Long ago, the week after I graduated from 8th grade, I got a call from Mr. Richter. the principal of the grade school. Would I like to serve as accompanist for opening services at Vacation Bible School? Up until then, I had always, since 4th grade, been the official class accompanist. St. John's was a parochial school - they were forever having little devotions and prayer intervals at various times of the day - that's why St. John's students were somewhat behind in science and math by the time we got to high school. Each classroom had a piano, and I worked for free, so it was a pretty handy deal for them, since most of the teachers didn't have much musical background.

I never turned down a job, and this two-week session would accommodate my lawn-mowing hours. So, I met with Mr. Richter to learn the details. He was leaving on vacation the same week that Vacation Bible School opened, so I'd be on my own, answering directly to Pastor Kay. And the other thing, he mentioned in passing - since the church didn't have a piano, I'd have to learn to play the church organ. I was momentarily paralyzed. The church organ! A huge pipe organ, about six times as big as a piano, with two huge banks of brass pipes, and an air pump in the basement about the size of a garbage truck. Mr. Richter told me the organ was an awful lot -- an awful lot like a piano. Just like a piano! Sure it was. How could it be like a piano -- cripes you even needed a key to start it! I wouldn't even have to learn the pedals at first, there were octave couplers to "fake it" from the keyboards. I had always admired Mr. Richter's organ playing -- he always got more out of the church organ than anyone else, so I trusted his word that I could learn to play the organ within the remaining week. Every day that week, I went over to the church and practiced, using the pointers Mr. Richter had given me. Overwhelming at first, but the organ had "preset" combinations, so very soon I was able to "dial up" the same sound combinations the congregation was used to.

The service selections were already pre-determined, but the prelude and recessional music selection was up to me. I came up with a whole list of favorites from Mr. Richter's books. There were some very old, leather-bound yellowing books of songs in German. And, my favorite, there was a book Mr. Richter used on occasion called "Great Hymns of the Faith" - hundreds of familiar hymns, and these were hymns that, although familiar to everyone, were not in the Lutheran Hymnal. I thought it would be good for variety if I used a lot of these. Emotional favorites, such as "The Old Rugged Cross", and "Ivory Palaces". And charismatic, peppy hymns for recessionals, which were sure to send the students marching out joyously and vigorously, such as "Shall We Gather at the River", and "Bringing in the Sheaves". So, when the time came, I was ready.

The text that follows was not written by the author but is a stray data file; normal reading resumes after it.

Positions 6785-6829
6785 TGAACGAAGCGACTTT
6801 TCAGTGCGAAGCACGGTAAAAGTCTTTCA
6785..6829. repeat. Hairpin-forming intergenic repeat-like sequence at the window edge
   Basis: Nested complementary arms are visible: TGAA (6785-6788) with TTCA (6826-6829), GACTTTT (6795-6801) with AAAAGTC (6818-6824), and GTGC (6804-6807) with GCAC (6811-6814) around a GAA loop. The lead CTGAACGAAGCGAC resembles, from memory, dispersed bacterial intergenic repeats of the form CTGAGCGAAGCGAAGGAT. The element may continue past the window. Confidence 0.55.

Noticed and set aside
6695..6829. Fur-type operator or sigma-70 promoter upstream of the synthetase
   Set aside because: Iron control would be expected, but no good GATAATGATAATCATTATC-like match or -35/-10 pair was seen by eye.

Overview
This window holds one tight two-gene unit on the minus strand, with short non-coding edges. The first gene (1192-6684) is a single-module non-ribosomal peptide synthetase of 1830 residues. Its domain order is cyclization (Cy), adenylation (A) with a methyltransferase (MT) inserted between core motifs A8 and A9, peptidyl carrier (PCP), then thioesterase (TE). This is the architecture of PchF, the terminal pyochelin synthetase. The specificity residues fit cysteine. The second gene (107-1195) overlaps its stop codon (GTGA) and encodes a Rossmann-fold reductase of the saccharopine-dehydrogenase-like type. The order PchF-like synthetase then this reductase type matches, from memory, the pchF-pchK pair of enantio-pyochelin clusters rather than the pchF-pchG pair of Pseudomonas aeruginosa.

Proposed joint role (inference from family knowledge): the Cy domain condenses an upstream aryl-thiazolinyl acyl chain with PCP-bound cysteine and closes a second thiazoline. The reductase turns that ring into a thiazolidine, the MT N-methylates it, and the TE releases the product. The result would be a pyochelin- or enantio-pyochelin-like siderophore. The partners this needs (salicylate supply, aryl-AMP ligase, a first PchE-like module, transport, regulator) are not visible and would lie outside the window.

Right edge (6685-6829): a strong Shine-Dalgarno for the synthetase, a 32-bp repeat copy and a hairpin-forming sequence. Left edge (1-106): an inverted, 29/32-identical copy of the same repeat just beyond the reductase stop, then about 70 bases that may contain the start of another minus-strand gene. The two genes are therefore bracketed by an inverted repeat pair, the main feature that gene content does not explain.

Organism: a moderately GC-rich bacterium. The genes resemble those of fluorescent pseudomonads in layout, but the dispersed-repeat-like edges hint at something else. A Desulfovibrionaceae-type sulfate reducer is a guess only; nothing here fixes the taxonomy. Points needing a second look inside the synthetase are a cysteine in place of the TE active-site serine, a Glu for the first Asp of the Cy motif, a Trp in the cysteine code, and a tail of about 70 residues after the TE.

A little hesitancy at first, but by the end of my first service, I was feeling confident. It was the largest group I had ever led in hymns, so the phrase timing was a little different than in a classroom. And the recessionals filled the church with joy, and sent the students marching off to the classrooms, just as planned. After the second day's service, Pastor Kay called up to the organ loft that I should meet with him in his office after the service. Of course, since I was doing so well, he wanted to congratulate me.

On arrival in his office, Pastor Kay launched into a lecture about the Rich Musical Heritage of the Lutheran Church. He asked who had chosen the selections for my incidental music. Not wanting Mr. Richter to steal the credit when he got back from vacation, I proudly told Pastor Kay the truth - that I had chosen the numbers myself. He asked to see my itinerary -- I handed him my notebook. He read over the Coming Attractions, with an amused look. "Bringing in the Sheaves???" he hooted. "BRINGING IN THE SHEAVES!!!" Admiring my own genius, I explained how I saved the peppy ones for the recessionals, the better to march the students out quickly.

Back to the Rich Musical Heritage lecture, this time, though, his tone was darker, and laden with messages between the lines. I might want to consider -- in fact that anybody who wanted to keep working in this man's church would consider -- using selections taken from the Rich Musical Heritage of the Lutheran Church. How much it would please the Lord if we were to present the works of Bach, for instance, rather than some of the more "modern" selections which appealed shallowly to the emotions, and not to the true workings of the soul. What a shame if an organist at St. John's would disregard the Rich Musical Heritage of the Lutheran Church in favor of 'pop' music.

So, that was it. God didn't like, "Bringing in the Sheaves". And even if he did, he liked Bach better. I was somewhat surprised that God would not be tapping his almighty toes to "All Hail the Power of Jesus' Name", given the chance. After all, Bach was already dead, and God could have him play something for Him anytime He wanted.